In the event of an outage of the primary power supply, power plant operators rely on diesel engine-driven generators for the backup power needed to process vital functions. Nuclear power plant applications require the highest standards of safety and reliability. MTU gensets meet these standards.
To ensure the availability of the generators, MTU diesel engines (Figure 1) use high-integrity control software. Development of this software is based on the IEC 60880 standard. IEC 60880 defines requirements for the software used in computer-based instrumentation and nuclear power plant control systems—specifically, software that performs functions of safety category A, as defined by IEC 61226. Each nation’s nuclear regulatory agency may supplement these requirements, and each agency performs an independent audit of control software and the process used to develop it.
MTU has established a structured development process specifically to meet IEC 60880 requirements. A key part of this workflow is the use of Polyspace® code verifiers to identify and eliminate underflow, overflow, divide-by-zero, memory access, and other run-time errors. Polyspace code verifiers highlight code that is proven to be free of certain categories of run-time errors, enabling the team to focus their reviews on the remaining code.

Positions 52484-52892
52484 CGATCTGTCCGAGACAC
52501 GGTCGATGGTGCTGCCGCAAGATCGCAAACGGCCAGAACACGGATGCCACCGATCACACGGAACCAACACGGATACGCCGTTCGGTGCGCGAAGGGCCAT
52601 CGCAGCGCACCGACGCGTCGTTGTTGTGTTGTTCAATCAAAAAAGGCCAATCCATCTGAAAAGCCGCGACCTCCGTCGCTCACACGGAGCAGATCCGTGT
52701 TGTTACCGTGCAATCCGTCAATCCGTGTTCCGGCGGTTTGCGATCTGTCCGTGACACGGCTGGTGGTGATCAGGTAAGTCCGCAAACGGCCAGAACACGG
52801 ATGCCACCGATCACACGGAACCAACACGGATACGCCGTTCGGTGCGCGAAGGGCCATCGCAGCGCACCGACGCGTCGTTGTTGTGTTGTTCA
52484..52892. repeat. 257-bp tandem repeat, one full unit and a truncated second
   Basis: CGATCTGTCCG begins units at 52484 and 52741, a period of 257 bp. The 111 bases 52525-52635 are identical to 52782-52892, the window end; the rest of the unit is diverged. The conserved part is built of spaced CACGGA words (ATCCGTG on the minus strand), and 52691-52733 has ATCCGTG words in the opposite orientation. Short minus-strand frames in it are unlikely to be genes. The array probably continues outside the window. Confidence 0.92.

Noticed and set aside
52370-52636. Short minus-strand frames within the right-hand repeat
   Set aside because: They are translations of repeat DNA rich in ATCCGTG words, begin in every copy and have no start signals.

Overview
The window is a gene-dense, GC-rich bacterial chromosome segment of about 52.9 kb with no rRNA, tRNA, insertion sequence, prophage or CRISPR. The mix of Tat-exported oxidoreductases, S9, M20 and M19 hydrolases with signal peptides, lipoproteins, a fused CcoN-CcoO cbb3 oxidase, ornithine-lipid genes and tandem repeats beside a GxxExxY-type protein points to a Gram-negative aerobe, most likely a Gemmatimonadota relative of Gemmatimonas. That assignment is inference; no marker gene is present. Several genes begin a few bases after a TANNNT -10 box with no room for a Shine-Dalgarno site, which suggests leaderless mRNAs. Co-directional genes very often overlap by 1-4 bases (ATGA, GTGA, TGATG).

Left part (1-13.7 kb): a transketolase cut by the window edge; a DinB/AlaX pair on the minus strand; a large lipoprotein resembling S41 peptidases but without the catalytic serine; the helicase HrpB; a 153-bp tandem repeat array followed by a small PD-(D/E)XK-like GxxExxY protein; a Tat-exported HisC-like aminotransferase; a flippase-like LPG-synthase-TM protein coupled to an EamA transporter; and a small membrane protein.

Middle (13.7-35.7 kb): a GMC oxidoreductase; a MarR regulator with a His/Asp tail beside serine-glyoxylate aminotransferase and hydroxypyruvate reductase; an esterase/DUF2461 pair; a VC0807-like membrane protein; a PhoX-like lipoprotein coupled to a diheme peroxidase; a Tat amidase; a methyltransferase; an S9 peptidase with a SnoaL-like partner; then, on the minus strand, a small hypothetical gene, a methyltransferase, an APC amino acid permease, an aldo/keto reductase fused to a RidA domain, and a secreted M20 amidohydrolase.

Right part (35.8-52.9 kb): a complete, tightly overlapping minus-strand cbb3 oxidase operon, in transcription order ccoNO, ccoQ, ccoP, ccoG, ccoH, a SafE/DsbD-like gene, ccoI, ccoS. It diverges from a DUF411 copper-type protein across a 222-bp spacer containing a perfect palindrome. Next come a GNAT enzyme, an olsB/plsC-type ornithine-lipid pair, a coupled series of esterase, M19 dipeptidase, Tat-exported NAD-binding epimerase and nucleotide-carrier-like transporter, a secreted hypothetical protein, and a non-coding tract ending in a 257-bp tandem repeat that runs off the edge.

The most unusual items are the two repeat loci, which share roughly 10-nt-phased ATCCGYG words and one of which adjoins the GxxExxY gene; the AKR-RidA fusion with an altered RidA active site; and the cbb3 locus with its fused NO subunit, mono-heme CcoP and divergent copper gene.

Shortcomings of Standard Development Processes
When we began developing the control software, we had relatively little in-house expertise in IEC 60880 requirements. Our initial strategy was to use our standard commercial software development process while producing more documentation and conducting additional tests—including Polyspace tests for run-time errors on some of our legacy code.